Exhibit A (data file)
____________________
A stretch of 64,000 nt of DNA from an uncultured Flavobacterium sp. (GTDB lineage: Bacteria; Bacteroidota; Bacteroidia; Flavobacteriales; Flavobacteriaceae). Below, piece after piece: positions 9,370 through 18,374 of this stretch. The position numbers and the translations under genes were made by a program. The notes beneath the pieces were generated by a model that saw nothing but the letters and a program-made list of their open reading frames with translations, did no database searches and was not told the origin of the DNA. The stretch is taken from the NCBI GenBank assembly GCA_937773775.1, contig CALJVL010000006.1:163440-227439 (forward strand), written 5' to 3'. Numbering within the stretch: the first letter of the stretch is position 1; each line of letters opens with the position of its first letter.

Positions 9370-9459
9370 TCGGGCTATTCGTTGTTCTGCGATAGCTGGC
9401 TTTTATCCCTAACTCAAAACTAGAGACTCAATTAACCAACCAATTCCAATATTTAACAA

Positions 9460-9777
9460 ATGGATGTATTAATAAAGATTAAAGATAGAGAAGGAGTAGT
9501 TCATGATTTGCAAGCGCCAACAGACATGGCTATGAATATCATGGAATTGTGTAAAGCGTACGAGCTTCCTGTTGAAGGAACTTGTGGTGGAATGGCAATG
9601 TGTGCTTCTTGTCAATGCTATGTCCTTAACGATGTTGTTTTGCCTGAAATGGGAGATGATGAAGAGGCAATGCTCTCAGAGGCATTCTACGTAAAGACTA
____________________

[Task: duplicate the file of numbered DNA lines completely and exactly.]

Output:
A stretch of 64,000 nt of DNA from an uncultured Flavobacterium sp. (GTDB lineage: Bacteria; Bacteroidota; Bacteroidia; Flavobacteriales; Flavobacteriaceae). Below, piece after piece: positions 9,370 through 18,374 of this stretch. The position numbers and the translations under genes were made by a program. The notes beneath the pieces were generated by a model that saw nothing but the letters and a program-made list of their open reading frames with translations, did no database searches and was not told the origin of the DNA. The stretch is taken from the NCBI GenBank assembly GCA_937773775.1, contig CALJVL010000006.1:163440-227439 (forward strand), written 5' to 3'. Numbering within the stretch: the first letter of the stretch is position 1; each line of letters opens with the position of its first letter.

Positions 9370-9459
9370 TCGGGCTATTCGTTGTTCTGCGATAGCTGGC
9401 TTTTATCCCTAACTCAAAACTAGAGACTCAATTAACCAACCAATTCCAATATTTAACAA

Positions 9460-9777
9460 ATGGATGTATTAATAAAGATTAAAGATAGAGAAGGAGTAGT
9501 TCATGATTTGCAAGCGCCAACAGACATGGCTATGAATATCATGGAATTGTGTAAAGCGTACGAGCTTCCTGTTGAAGGAACTTGTGGTGGAATGGCAATG
9601 TGTGCTTCTTGTCAATGCTATGTCCTTAACGATGTTGTTTTGCCTGAAATGGGAGATGATGAAGAGGCAATGCTCTCAGAGGCATTCTACGTAAAGACTA